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Khloé Kardashian, Scott Disick on season finale of 'Royal Pains'

"Kourtney and Khloé Take The Hamptons" launches Sept. 14 on E! -- the fifth such "Keeping up with the Kardashians" spinoff -- so no one should be surprised at an opportunistic Kardashian sighting (or two) over next few weeks. There was a big one Thursday: At Dockers Waterside Marina and Restaurant, on Dune Road in East Quogue, where Khloé Kardashian (and Scott Disick) arrived to shoot a cameo in the Sept. 2 season finale of "Royal Pains."

The cameo was a bit of a surprise, but only a bit: Self-promotion is what the Kardashians do so well, after all, and there's a series to launch. Plus, "Pains" works hard to secure cameos of major Long Island-based celebrities. (Alas, the most major of them, Billy Joel, has resisted the show's entreaties for years.)

USA Network yesterday said of Disick's and Kardashian's scene: "Playing themselves, the two pop culture icons are having dinner at a local hot spot when they are recognized and Hank's (Mark Feuerstein) girlfriend Charlotte (recurring guest star Gillian Alexy) asks Evan (Paulo Costanzo) to make an introduction."

"Pains" is shot entirely on Long Island, although not exclusively in the Hamptons -- and in fact most of the show's scenes originate from points west, including favorite location Oheka Castle in Huntington (as well as Sands Point Preserve and Old Westbury Gardens, also classic Gold Coast locales). "Kourtney and Khloé Take The Hamptons" will revolve around the opening of a DASH boutique on Jobs Lane in Southampton. Disick has long been romantically linked to Kourtney Kardashian. The couple have two children and are expecting their third.

HBO, 'True Detective' creator rebuke plagiarism charge, but ...

Woody Harrelson, left, and Matthew McConaughey in HBO's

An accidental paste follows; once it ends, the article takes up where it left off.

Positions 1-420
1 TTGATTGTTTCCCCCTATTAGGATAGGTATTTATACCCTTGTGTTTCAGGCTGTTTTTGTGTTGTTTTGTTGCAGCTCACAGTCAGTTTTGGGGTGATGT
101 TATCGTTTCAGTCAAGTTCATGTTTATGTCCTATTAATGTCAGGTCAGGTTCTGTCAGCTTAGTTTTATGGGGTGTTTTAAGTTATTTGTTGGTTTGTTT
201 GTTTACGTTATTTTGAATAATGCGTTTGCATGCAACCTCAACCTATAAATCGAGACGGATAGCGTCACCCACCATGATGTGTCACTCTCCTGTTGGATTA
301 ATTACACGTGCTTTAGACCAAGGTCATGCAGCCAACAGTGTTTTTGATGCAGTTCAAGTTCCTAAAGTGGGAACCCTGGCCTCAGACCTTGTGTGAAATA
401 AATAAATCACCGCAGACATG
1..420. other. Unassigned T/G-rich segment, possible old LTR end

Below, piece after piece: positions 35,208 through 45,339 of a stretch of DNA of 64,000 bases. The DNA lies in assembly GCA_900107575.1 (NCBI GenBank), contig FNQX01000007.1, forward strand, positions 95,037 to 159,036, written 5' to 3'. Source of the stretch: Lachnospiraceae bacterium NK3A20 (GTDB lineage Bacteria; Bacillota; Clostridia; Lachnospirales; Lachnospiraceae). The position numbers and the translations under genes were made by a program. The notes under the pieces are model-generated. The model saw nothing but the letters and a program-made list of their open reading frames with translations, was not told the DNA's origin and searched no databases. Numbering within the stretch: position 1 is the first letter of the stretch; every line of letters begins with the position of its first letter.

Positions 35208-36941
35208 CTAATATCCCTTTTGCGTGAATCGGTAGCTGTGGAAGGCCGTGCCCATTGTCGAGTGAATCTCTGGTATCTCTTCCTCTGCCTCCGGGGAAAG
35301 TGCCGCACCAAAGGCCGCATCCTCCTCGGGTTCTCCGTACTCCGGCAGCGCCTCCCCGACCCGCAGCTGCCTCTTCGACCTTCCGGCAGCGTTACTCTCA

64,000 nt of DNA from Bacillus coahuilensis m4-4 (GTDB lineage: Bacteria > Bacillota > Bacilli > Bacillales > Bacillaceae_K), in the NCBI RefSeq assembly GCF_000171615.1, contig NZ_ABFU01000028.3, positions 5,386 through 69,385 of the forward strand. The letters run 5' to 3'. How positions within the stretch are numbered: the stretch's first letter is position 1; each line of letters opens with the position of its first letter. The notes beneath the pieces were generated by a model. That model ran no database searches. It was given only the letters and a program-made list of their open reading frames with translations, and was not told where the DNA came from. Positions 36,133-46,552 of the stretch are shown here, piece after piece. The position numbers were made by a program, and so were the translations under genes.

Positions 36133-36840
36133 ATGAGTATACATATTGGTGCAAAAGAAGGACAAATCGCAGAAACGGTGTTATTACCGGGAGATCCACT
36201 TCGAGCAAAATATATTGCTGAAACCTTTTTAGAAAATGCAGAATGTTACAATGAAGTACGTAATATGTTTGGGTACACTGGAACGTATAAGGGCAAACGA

(Credit: HBO / Jim Bridges)

Without question, "True Detective" creator Nic Pizzolatto is living the dream — but into every dream, I suppose, a little rain must fall ... like the online charge a few days ago that he may have lifted the words of  novelist Thomas Ligotti to surfeit those bleak Nietzsche-esque musings of one Rust Cohle, whose portrayer, Matthew McConaughey, is a lead-pipe cinch to win the Emmy for best actor...

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Jimmy Van Heusen doc to air on Ch. 13 Saturday

The legendary singer Frank Sinatra was born in

(Credit: AFP/AFP/Getty Images)

Jimmy van Who? If one has to ask who "Jimmy Van Heusen" was, then one may as well go ahead and ask who Frank Sinatra was, or Bing Crosby: He was one of the major contributors to the great American songbook and wrote much of the soundtrack for Sinatra's career after the 1940's. Also: His "High Hopes" became JFK's presidential campaign song. "Jimmy Van Heusen: Swingin' with Frank and Bing" airs Saturday...

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British version of 'The X Factor' to air in the U.S.

American music entertainment cable channel AXS TV will

(Credit: AP)

"The X Factor" -- which bombed on Fox, but has certainly not bombed in the United Kingdom, where it remains something of a hit -- has returned!